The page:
Luke 2:1-7: The Birth of Christ

When I say ‘Christmas’ what comes to mind? Santa Claus, stockings, reindeer, Christmas trees, gifts, food…. Most of our associations have to do with lights, and music and festivities, and large family gatherings with lots of gifts and food and a large expenditure of money, but not so at the first Christmas. Luke 2:1-7 gives us the humble and simple account of one of the greatest miracles of all time, God becoming man. How did we get to the modern practices of celebrating Christmas the way we do?

In the earliest times of the time, the birth of Christ was not celebrated, some of the church fathers even thought that the celebrating of birthdays was a pagan practice because the only mention of birthdays were Pharaoh’s and Herod’s. Matyrdom days were seen as more important. By the Second Century the date for Christ’s birth was long forgotten and various proposals were made, ‘January 2, 6; March 21, 25; April 18, 19; May 20, 28; November 17, 20.’1
‘Exactly when the early church settled on December 25 is not known. The first recorded reference to that date as the day of Christ’s birth is found in the writings of Sextus Julius Africanus early in the third century. The earliest evidence of the church celebrating Christmas on December 25 comes from the fourth-century manuscript known as the Chronography or Calendar of 354. According to that document Christmas was being celebrated on December 25 by the church at Rome no later than a.d. 336. That date was gradually adopted by the church as a whole over the next several centuries.

Why the church finally decided to celebrate the birth of Jesus on December 25 is also not known for certain. Some believe that it was to offer a Christian alternative to the popular pagan holiday known as Dies Natalis Solis Invicti (“the birthday of the unconquered sun”), which was celebrated on December 25. That festival was inaugurated late in the third century to honor several sun gods, chief of which was Mithras, whose worship (Mithraism) posed a serious threat to the Christian church. Others hold that the date was chosen because it is nine months after March 25, the day that some in the early church believed (without biblical warrant) was the date of Jesus’ conception.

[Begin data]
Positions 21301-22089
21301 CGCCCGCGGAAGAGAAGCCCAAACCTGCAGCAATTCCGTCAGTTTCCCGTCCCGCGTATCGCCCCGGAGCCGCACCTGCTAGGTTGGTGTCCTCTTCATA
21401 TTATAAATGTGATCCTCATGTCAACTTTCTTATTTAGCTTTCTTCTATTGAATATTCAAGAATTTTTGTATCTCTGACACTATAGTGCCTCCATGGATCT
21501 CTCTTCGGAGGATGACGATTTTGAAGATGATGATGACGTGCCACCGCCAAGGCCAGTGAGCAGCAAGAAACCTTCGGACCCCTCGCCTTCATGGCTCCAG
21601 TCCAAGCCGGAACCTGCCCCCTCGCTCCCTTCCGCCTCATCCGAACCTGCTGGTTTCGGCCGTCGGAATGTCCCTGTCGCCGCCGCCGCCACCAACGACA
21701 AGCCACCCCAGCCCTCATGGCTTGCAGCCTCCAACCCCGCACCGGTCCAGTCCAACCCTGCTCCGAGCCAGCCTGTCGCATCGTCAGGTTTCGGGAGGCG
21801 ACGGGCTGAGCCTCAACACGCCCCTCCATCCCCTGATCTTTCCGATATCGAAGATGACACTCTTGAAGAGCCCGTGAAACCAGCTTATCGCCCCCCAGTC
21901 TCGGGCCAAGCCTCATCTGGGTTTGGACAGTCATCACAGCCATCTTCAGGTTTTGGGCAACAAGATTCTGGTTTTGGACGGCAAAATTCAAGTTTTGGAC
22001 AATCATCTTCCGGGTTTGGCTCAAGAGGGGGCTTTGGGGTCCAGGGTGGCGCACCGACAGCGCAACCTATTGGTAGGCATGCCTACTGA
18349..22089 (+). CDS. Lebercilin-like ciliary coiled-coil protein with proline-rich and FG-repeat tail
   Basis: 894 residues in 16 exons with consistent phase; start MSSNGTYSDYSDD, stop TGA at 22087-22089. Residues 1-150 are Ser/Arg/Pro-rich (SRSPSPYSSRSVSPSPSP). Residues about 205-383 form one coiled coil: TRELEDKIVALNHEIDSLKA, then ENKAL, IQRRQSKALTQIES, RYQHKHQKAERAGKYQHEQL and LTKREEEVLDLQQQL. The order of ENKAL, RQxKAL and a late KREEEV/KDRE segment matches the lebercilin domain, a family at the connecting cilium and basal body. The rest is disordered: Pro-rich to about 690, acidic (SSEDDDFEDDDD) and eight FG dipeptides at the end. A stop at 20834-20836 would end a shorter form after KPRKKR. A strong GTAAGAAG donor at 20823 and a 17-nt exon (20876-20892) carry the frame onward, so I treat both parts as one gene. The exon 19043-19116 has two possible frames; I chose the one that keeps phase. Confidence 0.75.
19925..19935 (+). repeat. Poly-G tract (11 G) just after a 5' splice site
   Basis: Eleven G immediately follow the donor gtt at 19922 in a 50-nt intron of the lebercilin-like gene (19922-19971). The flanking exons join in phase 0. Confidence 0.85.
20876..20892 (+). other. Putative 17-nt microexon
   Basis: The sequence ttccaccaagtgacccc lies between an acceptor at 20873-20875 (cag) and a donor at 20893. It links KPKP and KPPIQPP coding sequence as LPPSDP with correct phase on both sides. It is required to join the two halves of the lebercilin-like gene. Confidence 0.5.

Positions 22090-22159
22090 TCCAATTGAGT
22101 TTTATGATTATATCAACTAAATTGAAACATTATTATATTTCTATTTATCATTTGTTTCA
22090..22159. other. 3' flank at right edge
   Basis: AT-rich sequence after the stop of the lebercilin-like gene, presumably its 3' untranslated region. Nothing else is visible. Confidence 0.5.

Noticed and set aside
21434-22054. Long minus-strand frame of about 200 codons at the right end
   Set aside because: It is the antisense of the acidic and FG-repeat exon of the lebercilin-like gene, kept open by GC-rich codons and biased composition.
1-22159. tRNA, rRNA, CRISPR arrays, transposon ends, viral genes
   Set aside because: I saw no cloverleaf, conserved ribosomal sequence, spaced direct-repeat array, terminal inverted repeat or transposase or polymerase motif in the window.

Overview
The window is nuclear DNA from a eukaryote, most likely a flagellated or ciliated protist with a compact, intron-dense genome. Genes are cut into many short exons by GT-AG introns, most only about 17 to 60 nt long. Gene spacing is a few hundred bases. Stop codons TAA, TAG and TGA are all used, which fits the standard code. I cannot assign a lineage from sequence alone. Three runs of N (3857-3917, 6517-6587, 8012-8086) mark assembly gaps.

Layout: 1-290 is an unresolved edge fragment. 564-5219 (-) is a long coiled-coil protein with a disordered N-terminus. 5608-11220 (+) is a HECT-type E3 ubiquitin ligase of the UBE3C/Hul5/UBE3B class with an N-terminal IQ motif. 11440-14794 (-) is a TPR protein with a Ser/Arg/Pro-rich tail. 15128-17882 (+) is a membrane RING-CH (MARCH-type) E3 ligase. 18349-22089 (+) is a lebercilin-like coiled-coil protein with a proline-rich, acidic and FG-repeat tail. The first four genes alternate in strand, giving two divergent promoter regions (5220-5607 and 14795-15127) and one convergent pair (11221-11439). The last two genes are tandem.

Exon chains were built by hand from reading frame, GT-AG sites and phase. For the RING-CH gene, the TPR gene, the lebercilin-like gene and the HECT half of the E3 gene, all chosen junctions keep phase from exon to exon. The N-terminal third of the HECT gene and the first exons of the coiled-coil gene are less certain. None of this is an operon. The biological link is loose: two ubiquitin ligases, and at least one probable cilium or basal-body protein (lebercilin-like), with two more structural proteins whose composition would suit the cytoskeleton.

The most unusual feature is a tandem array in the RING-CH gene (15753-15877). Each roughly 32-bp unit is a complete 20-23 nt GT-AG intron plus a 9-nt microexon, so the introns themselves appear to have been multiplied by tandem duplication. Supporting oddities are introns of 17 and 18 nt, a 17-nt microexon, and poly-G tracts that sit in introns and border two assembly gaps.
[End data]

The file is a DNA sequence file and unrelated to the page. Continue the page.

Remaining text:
Over the centuries the trappings now commonly associated with Christmas gradually seeped into the celebration. Gift giving was an integral part of the pagan winter festivals, and became firmly associated with Christmas by the end of the eighteenth century. Mistletoe was sacred to the ancient Druids, who attributed to it both magical and medicinal powers. Kissing under the mistletoe may derive from a Druid or Scandinavian custom that enemies who met under mistletoe were to cease fighting and observe a truce. The crèche, or manger scene, originated with St. Francis of Assisi in the thirteenth century. The practice of singing carols also originated in the Middle Ages. The city of Riga in Latvia claims to be the home of the first Christmas tree, dating from the year 1510. Others legends attribute the first Christmas tree to Martin Luther, who allegedly brought an evergreen tree into his house and decorated it. There is, however, no contemporary record of his having done so. Christmas trees became popular in Germany in the seventeenth century, and first appeared in America early in the nineteenth century. The first commercial Christmas cards were sold in London in 1843.

Santa Claus, the secular symbol of Christmas, derives from the fourth-century Saint Nicholas, bishop of Myra in modern Turkey. Though little is known of his life, Nicholas was remembered for his generosity and kindness. According to one legend, he rescued three daughters of a poor family from being forced into prostitution by providing dowries for them so they could marry. After doing their laundry, the girls hung their stockings by the fireplace to dry. That night Nicholas tossed a small bag of gold coins into each girl’s stocking. The custom of hanging Christmas stockings derives in part from that story. Settlers from the Netherlands, where Nicholas is popular, brought his tradition with them to America. Nicholas’s Dutch name, Sinterklaas, or Sinte Klaas, eventually became Anglicized into “Santa Claus.”’2

Just know this, the Bible does not command that any person celebrate Christmas. However, given the fact that the Western world now has this tradition I believe it can be useful to use it to remember the incarnation of Christ and preach the gospel.

As we look at these unadorned verses I want to point out the mysterious way in which God brings His greatest plans to pass. In many ways the birth of Christ in such humble conditions is a lesson in the typical ways in which God works in history and in our lives as well. Let’s put all the tinsel aside and appreciate how God works. We will see in our text that God uses the most powerful forces in the world to perform His will. We will see the grand promises made to David quietly fulfilled. And the grand miracle of God becoming man coming to pass in an animal’s feeding trough. Reminding ourselves of these things will feed our own faith as we think about God’s working in our own lives.

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